... are the targets of numerous serologic reactions and tests including neutralization and hemagglutination inhibition. The ...
Serological testing via virus neutralization and haemagglutination inhibition testing can be performed to diagnose the disease ... General biosecurity protocols including adequate quarantine, testing, and disinfection can help prevent the entry or spread of ...
... pregnancy tests were introduced in 1960 when Wide and Gemzell presented a test based on in-vitro hemagglutination inhibition. ... Therefore, a blood test can be positive while the urine test is still negative. Qualitative tests (yes/no or positive/negative ... Qualitative urine tests available for home use are typically designed as lateral flow tests. Quantitative tests measure the ... such as agglutination-inhibition-based assays and sandwich ELISA, used in modern home pregnancy tests. Tests are now so cheap ...
Several parameters of the hemagglutination (HA) test-such as the temperature of incubation, the species of erythrocyte used, ... and hemagglutination inhibition (HI). The biophysical and biochemical properties of PPV have been extensively studied and are ... The SN test has been reported to be more sensitive than the HI test. A microtechnique for application of the SN test has been ... Tests The HI test is frequently used for detection and quantitation of humoral antibody for PPV. Antibody sometimes can be ...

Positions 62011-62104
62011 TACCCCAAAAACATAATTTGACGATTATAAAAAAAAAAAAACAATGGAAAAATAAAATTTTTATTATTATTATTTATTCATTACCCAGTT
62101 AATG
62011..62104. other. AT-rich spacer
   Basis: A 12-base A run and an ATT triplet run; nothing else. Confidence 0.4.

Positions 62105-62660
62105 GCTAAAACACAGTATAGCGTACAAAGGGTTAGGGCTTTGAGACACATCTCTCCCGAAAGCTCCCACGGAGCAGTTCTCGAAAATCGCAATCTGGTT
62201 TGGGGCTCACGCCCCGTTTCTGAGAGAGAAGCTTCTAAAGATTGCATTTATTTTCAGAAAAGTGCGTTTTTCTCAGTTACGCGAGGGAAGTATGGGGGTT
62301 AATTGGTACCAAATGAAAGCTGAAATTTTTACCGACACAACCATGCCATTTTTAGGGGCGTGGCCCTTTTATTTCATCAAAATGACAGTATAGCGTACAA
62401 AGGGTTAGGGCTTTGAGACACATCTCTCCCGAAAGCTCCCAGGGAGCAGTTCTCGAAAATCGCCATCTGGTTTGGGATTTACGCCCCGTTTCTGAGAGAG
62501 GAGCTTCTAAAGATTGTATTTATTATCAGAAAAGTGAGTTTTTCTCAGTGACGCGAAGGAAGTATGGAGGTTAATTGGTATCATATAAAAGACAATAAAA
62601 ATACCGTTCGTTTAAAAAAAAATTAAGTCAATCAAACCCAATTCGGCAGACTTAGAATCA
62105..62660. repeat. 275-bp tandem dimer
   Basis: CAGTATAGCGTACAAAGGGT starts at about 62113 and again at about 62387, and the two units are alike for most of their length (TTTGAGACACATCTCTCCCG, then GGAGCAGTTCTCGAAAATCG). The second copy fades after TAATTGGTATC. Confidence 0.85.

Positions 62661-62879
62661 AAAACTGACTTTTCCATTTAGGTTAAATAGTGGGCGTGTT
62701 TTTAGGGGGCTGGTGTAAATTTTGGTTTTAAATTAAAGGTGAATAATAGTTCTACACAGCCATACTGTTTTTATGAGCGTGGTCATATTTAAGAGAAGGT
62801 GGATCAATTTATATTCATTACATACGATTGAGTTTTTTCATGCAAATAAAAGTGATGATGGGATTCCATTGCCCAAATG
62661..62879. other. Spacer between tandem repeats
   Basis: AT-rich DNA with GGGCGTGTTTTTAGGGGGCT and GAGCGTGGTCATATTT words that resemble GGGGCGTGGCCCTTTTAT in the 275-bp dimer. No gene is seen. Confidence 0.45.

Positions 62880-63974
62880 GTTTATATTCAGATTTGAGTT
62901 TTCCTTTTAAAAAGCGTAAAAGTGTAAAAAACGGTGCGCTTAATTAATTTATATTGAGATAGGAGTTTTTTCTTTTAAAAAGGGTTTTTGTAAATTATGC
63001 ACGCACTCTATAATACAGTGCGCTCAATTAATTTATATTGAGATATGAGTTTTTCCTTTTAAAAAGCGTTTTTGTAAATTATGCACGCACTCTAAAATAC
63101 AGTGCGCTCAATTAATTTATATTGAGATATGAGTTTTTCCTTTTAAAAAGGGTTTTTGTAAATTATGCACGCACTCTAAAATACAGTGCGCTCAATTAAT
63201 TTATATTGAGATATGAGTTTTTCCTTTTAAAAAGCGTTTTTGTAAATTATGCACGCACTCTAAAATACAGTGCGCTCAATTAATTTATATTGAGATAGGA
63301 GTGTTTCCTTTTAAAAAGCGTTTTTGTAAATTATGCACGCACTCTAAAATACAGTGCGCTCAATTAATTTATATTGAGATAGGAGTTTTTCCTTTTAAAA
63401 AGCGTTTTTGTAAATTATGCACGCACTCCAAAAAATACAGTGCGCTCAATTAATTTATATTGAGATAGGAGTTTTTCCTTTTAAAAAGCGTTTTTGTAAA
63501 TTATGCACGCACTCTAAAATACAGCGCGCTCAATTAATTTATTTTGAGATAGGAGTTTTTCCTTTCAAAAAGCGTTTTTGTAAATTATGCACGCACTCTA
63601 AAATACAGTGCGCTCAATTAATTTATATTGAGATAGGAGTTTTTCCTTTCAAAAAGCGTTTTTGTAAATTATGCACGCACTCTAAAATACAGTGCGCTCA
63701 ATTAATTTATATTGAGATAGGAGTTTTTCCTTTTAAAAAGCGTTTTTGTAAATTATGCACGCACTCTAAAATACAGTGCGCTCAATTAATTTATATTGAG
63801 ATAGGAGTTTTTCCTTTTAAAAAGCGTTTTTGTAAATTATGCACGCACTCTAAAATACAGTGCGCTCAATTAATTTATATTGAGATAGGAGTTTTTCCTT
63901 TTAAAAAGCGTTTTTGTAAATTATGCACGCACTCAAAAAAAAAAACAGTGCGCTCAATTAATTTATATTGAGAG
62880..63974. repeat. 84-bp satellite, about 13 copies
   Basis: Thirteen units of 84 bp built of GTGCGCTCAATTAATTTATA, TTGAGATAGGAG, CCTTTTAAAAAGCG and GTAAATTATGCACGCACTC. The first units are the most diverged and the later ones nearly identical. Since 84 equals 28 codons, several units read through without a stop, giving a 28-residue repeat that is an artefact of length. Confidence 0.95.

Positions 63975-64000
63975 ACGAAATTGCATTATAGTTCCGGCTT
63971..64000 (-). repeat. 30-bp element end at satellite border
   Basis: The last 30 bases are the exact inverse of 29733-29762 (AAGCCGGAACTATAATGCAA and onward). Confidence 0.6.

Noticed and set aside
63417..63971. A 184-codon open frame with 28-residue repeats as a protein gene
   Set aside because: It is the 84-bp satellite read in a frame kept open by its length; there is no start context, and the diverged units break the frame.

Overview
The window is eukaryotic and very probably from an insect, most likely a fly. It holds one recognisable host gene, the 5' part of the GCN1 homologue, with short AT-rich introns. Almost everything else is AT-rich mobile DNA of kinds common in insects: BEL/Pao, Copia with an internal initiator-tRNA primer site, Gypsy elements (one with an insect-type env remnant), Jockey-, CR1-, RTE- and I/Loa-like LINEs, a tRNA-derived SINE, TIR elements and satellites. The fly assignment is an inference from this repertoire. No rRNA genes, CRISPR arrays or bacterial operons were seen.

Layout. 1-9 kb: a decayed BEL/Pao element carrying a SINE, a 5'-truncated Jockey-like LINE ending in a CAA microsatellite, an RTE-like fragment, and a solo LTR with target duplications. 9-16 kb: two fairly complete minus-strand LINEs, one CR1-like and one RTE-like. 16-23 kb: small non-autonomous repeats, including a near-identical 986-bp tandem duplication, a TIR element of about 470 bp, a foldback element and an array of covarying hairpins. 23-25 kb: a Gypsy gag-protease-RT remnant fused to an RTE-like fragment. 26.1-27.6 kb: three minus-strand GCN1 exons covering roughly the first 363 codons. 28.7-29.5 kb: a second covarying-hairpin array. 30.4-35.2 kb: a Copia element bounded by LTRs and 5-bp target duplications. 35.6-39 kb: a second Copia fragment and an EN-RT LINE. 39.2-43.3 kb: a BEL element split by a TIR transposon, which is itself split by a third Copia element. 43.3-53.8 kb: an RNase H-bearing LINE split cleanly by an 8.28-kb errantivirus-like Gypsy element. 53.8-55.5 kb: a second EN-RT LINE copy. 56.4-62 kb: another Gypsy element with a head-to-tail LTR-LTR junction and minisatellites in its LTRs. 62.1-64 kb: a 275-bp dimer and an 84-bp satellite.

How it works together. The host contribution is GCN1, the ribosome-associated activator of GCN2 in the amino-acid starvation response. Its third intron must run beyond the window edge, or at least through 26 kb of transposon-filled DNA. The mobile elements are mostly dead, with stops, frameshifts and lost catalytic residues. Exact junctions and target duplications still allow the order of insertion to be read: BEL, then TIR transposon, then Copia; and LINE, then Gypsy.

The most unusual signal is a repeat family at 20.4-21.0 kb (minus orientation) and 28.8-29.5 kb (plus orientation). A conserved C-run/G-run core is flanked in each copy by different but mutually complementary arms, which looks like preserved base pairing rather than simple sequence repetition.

... close contacts of the infected patients did not become ill and they all tested negative for haemagglutination inhibition ... Adjuvants are being tested with the vaccine to determine if an adequate immune response can be produced. In addition, during a ... A health department notice suggested that a 4-year-old boy had no clinical symptoms and was tested during surveillance of high- ... Chinese National Influenza Center director Shu Yuelong said the vaccine passed tests on ferrets and had been approved for ...